And Ninja?

“Just a cool name. He’s an Eastern Brown with a real tendency to bite.”

If Zac’s apparent calmness seems a touch gung-ho amongst all this reptilian menace, don’t be fooled.

“My hands are shaking after I’ve finished milking them,” he says. “The day they don’t shake is the day I give it away because I’m getting too comfortable and that’s dangerous.”

Even now with eight years’ experience behind him, there are days when he refuses to milk.

“Some days I’m just not feeling it,” he says. “I’ll come back and milk the next day. It’s just not worth the risk.”

It raises the question about whether Zac has ever been bitten.

“At the Park we don’t like to talk about it,” he says. “But we prepare for it and we practice it.

“If someone gets bitten we can get them bandaged up and to Gosford Hospital inside 18 minutes, and that’s pretty good.”

While not all the snakes have names, Zac knows them all individually.

I pick an enclosure at random. Who’s that snake, I ask?

“He’s a Coastal Taipan, who’s getting on in years,” Zac says. “He’s pretty calm, compared to say, the one in the enclosure below him. He’s younger and a bit jumpier.”

It’s clear that Zac loves his snakes. And they know him and clearly feel comfortable with him, although they have different ways of showing it. Ask Whitey.

“People have to understand that snakes want to keep their venom for killing prey so they can eat.

“They just want to be left alone. The last thing they want to do is bite something they can’t eat.

“And think about it: everything hates snakes. Cattle and horses, birds, frogs and lizards, dogs and cats … there’s nothing out there that likes snakes.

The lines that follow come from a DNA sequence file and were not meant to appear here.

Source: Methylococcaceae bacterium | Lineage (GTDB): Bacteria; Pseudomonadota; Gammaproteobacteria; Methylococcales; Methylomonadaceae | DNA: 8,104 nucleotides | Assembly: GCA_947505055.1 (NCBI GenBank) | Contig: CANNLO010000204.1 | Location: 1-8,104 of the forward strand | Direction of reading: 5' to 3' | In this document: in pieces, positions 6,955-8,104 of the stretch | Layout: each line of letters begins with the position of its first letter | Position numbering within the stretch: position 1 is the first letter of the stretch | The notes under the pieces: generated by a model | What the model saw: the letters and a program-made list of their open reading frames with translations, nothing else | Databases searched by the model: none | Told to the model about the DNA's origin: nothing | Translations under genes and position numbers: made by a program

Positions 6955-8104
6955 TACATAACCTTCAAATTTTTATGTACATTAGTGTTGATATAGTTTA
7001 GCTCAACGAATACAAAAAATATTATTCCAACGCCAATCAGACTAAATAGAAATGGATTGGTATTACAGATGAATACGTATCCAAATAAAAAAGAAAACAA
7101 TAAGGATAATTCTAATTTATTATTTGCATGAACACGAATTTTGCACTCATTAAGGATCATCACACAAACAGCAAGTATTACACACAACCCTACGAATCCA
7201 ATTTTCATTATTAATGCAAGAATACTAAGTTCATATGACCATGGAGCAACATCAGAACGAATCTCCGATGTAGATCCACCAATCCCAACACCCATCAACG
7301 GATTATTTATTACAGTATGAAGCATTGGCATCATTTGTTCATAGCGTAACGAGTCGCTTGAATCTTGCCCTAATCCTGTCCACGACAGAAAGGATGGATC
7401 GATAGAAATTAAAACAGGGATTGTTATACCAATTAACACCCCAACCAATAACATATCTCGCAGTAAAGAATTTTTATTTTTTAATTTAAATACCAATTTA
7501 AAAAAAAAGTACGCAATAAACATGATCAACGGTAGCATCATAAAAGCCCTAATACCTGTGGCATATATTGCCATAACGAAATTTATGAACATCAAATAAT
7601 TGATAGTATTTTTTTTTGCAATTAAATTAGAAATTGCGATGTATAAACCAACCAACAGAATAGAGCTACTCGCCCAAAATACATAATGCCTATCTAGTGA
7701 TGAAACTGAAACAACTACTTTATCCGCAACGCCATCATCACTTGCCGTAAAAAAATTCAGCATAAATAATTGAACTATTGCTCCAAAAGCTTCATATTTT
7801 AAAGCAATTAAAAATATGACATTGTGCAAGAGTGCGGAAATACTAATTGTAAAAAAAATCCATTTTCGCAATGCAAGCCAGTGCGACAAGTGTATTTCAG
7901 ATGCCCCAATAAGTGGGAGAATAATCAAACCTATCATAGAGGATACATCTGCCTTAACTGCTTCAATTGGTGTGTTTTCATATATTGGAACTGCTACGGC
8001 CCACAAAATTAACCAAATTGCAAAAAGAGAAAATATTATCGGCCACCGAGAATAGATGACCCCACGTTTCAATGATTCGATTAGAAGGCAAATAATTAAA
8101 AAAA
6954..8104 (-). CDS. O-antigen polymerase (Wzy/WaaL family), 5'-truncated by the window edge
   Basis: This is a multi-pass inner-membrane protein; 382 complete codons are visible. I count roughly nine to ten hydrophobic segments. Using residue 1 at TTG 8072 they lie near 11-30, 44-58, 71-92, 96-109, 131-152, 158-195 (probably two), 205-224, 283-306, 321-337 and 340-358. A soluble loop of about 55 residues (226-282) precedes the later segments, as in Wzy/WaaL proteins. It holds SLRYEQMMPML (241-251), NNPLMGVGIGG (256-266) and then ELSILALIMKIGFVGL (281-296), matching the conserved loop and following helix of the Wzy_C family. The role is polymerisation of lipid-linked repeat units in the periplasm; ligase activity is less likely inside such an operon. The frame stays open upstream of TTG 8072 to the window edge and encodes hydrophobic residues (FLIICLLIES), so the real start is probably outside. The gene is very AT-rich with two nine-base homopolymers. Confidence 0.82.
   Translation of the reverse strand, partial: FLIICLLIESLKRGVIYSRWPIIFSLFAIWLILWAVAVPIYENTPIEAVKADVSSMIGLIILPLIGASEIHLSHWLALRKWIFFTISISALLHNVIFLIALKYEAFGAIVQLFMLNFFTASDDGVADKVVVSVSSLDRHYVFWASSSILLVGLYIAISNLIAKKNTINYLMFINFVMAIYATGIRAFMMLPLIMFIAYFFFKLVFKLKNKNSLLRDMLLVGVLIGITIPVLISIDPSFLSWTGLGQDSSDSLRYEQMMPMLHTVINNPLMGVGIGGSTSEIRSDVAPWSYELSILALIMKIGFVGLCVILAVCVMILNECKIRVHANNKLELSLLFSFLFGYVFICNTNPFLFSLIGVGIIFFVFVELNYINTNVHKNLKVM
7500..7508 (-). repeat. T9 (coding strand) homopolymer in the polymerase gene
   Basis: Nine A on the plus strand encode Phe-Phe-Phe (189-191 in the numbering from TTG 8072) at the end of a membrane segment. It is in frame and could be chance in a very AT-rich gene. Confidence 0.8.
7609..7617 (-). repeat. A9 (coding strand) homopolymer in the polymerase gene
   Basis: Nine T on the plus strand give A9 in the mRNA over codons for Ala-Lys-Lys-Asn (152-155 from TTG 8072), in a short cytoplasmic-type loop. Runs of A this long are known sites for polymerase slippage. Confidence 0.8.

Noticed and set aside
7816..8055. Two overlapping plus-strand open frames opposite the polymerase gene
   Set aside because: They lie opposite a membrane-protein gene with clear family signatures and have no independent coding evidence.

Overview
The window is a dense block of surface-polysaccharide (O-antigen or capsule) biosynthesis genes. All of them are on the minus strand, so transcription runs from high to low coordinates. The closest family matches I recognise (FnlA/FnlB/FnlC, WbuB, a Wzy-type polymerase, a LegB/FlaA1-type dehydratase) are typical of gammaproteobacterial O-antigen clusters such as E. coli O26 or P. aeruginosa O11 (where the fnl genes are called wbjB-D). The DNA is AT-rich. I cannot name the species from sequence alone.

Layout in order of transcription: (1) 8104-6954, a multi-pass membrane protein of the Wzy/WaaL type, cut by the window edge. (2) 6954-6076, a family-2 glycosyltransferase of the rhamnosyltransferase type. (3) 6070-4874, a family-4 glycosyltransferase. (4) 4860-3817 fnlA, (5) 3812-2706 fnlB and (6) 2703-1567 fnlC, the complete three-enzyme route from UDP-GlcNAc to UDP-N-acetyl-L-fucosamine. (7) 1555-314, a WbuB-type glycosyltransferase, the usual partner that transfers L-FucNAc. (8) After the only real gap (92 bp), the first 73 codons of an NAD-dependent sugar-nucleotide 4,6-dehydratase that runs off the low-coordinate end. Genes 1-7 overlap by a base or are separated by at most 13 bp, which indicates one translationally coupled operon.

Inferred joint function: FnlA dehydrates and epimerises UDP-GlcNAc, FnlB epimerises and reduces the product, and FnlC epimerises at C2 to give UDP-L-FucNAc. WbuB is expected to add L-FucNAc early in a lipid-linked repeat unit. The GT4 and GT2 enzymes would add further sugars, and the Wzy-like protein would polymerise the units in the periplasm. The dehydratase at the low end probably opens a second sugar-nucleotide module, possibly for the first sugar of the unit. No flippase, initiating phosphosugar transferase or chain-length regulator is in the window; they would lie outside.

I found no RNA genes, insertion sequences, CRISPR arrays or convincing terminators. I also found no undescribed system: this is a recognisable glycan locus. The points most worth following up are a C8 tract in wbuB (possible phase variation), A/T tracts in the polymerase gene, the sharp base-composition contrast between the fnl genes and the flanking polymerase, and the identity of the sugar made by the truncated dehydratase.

“Life’s pretty tough for them. They just want to be left alone.

“They get in these threatening poses to scare you off, so they won’t have to bite. The Cobra with its flared neck and the Rattlesnake with its tail rattle, they’re probably the most obvious examples of that.”

I’ve been sitting listening to Zac when I notice movement in one of the small plastic containers about 30 centimetres from my head.

“Baby Tiger Snakes, our next generation,” Zac says. “Ten of them.”

And then it’s time for a snake milking demonstration.

Zac goes to Nervous Ned’s pen and brings him out … a big, brown Taipan probably two metres in length.

“Don’t worry,” Zac assures us. “He was worse a few years ago. He’s more relaxed these days.”

Which, it needs to be said, hardly makes him Bambi. But Zac confidently grabs him by the tail, holding him at arm’s length, twisting his body to keep his head away.

He gently manoeuvres Ned – see, we’re on first name basis already – until his head is low to the ground, hovering just above a firm foam cushion at Zac’s feet. Then he moves quickly, using a plastic pinning disc – think of it as an oversized potato masher – to pin Ned’s head on the cushion.

Then Zac slides his hand under to grab Ned from behind by the head and neck. At that point his relief is palpable.

He lifts Ned up and is happy to pose for the camera.

“It’s important to know that the foam cushion means we can’t hurt the snake when we pin him. Milking is painless for the snake.”

He brings a plastic cup to Ned’s mouth and he happily does what taipans do. The venom, almost clear but with a very pale pinkish tinge, starts to run into the cup. Job done.

After the not insignificant challenge of returning Ned to his pen – he seems to like this freedom caper – he shuts the door with Death Adder speed.

Next up, it’s Leroy – as in ‘Bad, Bad Leroy” …

He’s paler than Ned – presumably a blonde – and more restless. Zac is particularly careful, and needs to wag his finger to attract his attention and get him to bite, which he soon does with some enthusiasm.

“I’ve got another one I want to show you,” Zac says. “It’s Angus, he’s our biggest snake, but he’s not ready for milking.”

Angus is a monster King Brown, all 2.6 metres of him.

“He weighs 18 kilos,” Zac says. “When these guys hit the milking cup they strike really hard.”

Even for Zac and his front rower’s build, handling big Angus is a real handful.

“Look,” he says when Angus is back in his enclosure, and he raises his hands. As usual, they are shaking.